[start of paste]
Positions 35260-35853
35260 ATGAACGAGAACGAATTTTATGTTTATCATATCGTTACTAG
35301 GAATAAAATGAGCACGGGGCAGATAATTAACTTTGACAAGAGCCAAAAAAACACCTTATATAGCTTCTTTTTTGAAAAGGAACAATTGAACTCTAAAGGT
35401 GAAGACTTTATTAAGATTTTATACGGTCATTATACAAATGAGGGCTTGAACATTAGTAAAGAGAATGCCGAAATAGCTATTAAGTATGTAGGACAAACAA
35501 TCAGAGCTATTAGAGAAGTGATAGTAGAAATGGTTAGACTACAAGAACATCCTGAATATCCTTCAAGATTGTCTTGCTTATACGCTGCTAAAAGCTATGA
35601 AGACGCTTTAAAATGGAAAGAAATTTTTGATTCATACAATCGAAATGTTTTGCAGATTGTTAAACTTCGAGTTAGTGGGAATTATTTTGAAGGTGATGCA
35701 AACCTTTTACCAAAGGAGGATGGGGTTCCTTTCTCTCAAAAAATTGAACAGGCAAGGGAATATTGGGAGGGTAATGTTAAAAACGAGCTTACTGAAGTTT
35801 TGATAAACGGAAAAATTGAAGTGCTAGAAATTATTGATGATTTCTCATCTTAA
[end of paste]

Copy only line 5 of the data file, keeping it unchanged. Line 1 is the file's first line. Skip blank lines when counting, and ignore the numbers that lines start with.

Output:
35501 TCAGAGCTATTAGAGAAGTGATAGTAGAAATGGTTAGACTACAAGAACATCCTGAATATCCTTCAAGATTGTCTTGCTTATACGCTGCTAAAAGCTATGA